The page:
SAT is changing, but preparation is still key - KLTV.com-Tyler, Longview, Jacksonville, Texas | ETX News

SAT is changing, but preparation is still key

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LUBBOCK, TX (KCBD) -

For many students the SAT is still the biggest test of their high school career, but makers of the test are changing things up.

In recent years, the number of student taking the ACT has increased significantly, leaving the number of students taking the SAT in the dust.

According to an interview CNN did with College Board President and CEO David Coleman, standardized tests have become "too far disconnected from the work of high schools."

These new changes, set to begin in 2016, are designed to close the gap between the test, the classroom and the professional world.

The biggest change will come in the English and Language Arts portion of the test. The now-mandatory essay portion of the SAT will become optional.

Matthew Sullivan, Director at Sylvan Learning, says in the past they have given students a pre-test to evaluate which test, the SAT or the ACT, will be more beneficial.

"We have encouraged students who are better at English and Language Arts to take the SAT for that reason," Sullivan explained, "If they're not strong in (the essay portion), they have the option of not taking it, which has not been the case."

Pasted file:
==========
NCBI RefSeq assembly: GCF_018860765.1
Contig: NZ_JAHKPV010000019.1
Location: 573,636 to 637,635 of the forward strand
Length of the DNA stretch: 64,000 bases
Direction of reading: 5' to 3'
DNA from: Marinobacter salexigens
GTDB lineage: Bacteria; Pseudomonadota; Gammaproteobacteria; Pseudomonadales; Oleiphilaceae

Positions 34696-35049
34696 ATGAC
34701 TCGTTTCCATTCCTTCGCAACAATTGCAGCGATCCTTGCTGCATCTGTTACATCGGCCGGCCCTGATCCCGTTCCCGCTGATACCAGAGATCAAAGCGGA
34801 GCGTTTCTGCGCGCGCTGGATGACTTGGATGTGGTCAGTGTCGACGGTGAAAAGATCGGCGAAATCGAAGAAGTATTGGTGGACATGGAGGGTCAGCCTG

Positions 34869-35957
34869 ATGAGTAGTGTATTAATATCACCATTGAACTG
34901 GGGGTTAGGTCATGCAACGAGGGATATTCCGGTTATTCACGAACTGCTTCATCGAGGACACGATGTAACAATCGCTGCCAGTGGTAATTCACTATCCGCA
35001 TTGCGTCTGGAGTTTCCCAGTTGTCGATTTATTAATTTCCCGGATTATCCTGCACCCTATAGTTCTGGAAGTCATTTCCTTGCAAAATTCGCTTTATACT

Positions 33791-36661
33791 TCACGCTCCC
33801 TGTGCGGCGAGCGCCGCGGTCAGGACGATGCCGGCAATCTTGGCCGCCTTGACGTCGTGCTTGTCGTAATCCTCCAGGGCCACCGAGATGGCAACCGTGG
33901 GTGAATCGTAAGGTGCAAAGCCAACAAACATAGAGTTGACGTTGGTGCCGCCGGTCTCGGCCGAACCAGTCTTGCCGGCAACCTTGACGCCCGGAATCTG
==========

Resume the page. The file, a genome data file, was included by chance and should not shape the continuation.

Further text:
The second change is inspired by an ACT rule about whether the student should guess or keep the question blank.

"Now they're going to change it to if you answer a question incorrectly you will not lose points," Sullivan says.

Students will also be asked to read passages from a broader range of subjects including science, history, social studies and literature.

The math section will no longer require a calculator, but will include questions about data analysis, problem-solving and algebra.

There will also be a slight change in test time.

The redesigned test will take about three hours, with an additional 50 minutes for the essay, and will be administered by print and computer. The current test is available on paper only.

But whatever changes they make, Sullivan says preparation is still the key.

"You're still going to have to be able to perform better than your peers to get into a higher-level university. So even though the testing is changing, the level of performance is still necessary."

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